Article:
Photogenic? Perhaps not. But delicious nonetheless.

I love spaghetti squash, but what is there to do with it apart from pretending it's spaghetti and dousing it in tomato sauce? I was quite pleased when I stumbled upon this recipe in a new cookbook, which gave me another option. This recipe is creamy and cheesy and squashy all at once, with little shallot, parsley and red pepper flake surprises scattered throughout.

The result is warm and yummy and filling, though fairly low cal. I'm looking forward to another steaming bowl for lunch!

Spaghetti Squash Saute with Goat Cheese
Adapted from The Locavore's Kitchen.

1 medium-large spaghetti squash
1 tbsp olive oil
1 tbsp butter
2 large shallots, chopped
1/2 tsp red pepper flakes
1/4 c fresh parsley, chopped
1/3 c toasted pine nuts
1/3 c crumbled goat cheese
salt and pepper to taste

Preheat oven to 450°F. Cut the spaghetti squash in half and scrape out the seeds (mine has an extra cut in it because my first attempt at "half" was a failure). Drizzle the cut side with olive oil and place on a foil-lined baking sheet. Roast 45 minutes, until the flesh is soft.

Cool squash about 5 minutes, then scrape the strands out of the shell with a fork or spoon. Discard the shell.

Toast the pine nuts in a small skillet over medium-low heat. Shake the pan every once in awhile to stir them. Keep an eye on them while you prepare the rest of the recipe - they can burn quickly!

In a high-sided skillet, melt the butter. Add the shallots and saute about 5 minutes until soft. Add the red pepper flakes and saute an additional minute.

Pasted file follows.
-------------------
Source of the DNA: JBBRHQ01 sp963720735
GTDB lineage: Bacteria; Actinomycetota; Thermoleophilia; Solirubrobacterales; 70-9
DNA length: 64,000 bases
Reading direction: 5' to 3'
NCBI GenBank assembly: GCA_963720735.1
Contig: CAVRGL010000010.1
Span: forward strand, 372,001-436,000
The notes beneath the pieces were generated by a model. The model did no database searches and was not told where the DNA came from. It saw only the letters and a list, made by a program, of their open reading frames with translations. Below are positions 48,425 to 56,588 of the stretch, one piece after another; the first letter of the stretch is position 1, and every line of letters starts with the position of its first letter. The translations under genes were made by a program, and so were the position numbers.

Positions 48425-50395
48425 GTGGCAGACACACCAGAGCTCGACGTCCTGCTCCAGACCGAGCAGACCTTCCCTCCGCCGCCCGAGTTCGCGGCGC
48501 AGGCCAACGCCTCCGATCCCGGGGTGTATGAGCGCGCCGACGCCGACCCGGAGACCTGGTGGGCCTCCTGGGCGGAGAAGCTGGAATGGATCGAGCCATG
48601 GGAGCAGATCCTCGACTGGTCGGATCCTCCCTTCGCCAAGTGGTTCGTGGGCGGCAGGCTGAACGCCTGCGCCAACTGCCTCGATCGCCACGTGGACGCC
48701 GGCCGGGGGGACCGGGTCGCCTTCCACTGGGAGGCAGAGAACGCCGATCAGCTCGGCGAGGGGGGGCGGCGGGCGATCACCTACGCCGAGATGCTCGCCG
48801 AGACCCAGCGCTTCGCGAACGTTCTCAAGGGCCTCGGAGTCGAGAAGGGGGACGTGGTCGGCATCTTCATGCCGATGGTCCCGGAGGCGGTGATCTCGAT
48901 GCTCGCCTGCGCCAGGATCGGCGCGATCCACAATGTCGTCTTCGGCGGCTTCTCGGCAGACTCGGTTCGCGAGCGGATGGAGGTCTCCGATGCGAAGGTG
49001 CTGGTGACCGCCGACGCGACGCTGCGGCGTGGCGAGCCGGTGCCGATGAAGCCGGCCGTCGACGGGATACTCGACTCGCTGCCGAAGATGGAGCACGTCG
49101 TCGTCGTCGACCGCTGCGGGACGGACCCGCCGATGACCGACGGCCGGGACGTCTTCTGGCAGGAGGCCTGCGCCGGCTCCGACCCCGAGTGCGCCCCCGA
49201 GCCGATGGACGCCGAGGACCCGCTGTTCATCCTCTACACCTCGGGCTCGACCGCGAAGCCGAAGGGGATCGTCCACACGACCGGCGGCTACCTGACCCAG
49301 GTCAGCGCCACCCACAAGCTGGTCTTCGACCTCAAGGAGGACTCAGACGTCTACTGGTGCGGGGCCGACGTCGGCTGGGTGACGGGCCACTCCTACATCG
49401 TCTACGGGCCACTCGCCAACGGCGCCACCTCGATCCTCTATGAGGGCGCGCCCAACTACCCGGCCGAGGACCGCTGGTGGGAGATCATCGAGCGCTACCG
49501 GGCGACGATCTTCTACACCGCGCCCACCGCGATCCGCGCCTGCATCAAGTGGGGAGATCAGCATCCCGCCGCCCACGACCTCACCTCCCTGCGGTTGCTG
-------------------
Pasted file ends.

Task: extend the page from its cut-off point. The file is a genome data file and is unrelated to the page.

Add the parsley and squash to the pan and cook about 5 minutes, stirring occasionally, to heat and combine (I also tried to cook off a bit of the squash's moisture, since mine was rather wet). Season with salt and pepper to taste.

Transfer to a large bowl. Add the goat cheese and pine nuts and stir to combine (the goat cheese will melt and make the mixture creamy). Serve immediately!

Wednesday, February 1, 2012

Fresh Breadsticks

I'm a bread person. The kind of bread person who goes to a restaurant and fills up on fresh, warm rolls before the appetizer has arrived. Some days, I just crave a little fresh-from-the-oven goodness. These bread sticks are for those days.

Fresh bread sticks in around two hours? Yes, please. One reason I like this recipe is the minimal pre-planning that's required. I can have that afternoon bread craving as late as 4:30 and still be able to bang these out and have them on the table for dinner. That's pretty much the scenario that led me to make them the first time. They totally delivered.